Thursday, February 20, 2014

Jethro Tull - This Was

Since I already blew any cred I had by rantin' about this band's album Stand Up, I thought I'd continue on with this, their 1968 debut. With guitarist Mick Abrahams (later of Blodwyn Pig), the sound here has more blues, r'n'b and jazz influences than the later, more progressive-rock sound of the group, though the move in that direction was somewhat gradual. Several numbers here are based on blues progressions and there are even some "steals" from jazz numbers.

Opening with "My Sunday Feeling", this is Tull as I prefer them - earthy, riffin' and with a nice jazz/blues guitar tone. They were certainly no straight blues/rock band, though - not even to the extent that Cream was - the many influences are obvious and mix well with each other to form their own sound. That said, the acoustic guitar/harmonica workout "Some Day the Sun Won't Shine For You" is a pretty basic blues tune, reminiscent of Big Bill Broozy's "Key to the Highway". "Beggar's Farm" has a cool, bluesy riff and a jazz rave-up and Mick gets to provide the only non-Ian Anderson lead vocal of the band's career in "Move On Alone", a nice enough but fairly inconsequential number. The cats cover Roland Kirk in "Serenade to a Cuckoo", a catchy instrumental, that was supposed the first song that Ian learned on flute - Abrahams gets some time to show his stuff here, as well.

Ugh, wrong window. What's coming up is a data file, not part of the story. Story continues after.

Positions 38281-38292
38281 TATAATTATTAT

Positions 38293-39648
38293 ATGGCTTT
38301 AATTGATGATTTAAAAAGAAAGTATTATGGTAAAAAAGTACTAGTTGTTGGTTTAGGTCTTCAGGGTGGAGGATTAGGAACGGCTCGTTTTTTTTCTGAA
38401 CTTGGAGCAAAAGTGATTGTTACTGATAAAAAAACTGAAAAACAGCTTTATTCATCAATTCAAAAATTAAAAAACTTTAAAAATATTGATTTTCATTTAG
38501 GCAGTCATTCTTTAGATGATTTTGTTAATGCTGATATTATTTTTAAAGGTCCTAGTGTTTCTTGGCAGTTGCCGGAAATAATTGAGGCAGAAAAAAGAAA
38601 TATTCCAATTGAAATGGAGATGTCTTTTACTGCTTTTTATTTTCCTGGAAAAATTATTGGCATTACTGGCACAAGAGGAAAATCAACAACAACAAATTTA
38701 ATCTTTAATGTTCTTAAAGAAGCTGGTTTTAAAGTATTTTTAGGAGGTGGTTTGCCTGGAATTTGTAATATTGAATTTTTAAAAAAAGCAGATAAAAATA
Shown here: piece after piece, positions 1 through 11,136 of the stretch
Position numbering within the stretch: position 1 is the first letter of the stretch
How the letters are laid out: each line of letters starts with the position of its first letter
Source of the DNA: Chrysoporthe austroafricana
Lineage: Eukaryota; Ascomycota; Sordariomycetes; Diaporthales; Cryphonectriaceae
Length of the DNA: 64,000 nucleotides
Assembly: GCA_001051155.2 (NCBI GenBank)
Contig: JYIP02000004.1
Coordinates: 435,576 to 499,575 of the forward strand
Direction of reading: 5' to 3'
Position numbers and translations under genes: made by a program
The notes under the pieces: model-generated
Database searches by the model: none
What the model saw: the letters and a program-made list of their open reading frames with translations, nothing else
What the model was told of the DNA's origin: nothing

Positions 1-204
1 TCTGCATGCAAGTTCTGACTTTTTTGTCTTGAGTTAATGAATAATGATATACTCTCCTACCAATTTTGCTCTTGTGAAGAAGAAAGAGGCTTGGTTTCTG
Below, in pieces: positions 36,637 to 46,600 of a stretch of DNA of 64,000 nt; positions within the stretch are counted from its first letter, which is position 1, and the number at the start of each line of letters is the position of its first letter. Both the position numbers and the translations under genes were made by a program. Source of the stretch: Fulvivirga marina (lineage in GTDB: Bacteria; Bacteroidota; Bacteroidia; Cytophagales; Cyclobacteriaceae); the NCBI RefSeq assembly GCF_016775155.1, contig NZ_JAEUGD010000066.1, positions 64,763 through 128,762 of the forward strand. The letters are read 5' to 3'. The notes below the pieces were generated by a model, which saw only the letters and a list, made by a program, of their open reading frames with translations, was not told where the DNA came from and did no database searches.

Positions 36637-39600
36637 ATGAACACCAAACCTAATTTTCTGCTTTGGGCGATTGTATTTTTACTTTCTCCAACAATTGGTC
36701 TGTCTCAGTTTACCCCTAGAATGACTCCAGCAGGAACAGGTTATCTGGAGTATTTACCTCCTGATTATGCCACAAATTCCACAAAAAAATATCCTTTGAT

Drummer Clive Bunker gets a drum solo number in "Dharma For One" (later covered by several other groups) before the guys return to a fairly straight-forward blues-rocker in "It's Breaking Me Up" (with Ian on harp instead of flute). A rockin' version of "Cat's Squirrel" follows and then we get "A Song For Jeffrey", the tune done in the Rolling Stones' Rock'n'Roll Circus with Tony Iommi sitting in on guitar before the vinyl album ended with a very brief instrumental, simply titled "Round".

The CD includes 3 bonus tracks: "One for John Gee" (a jazz/blues instro), "Love Story" (a cool, melodic rocker with acoustic guitar) and "Christmas Song" (a stripped down ballad). All in all, a great debut and a cool reissue package.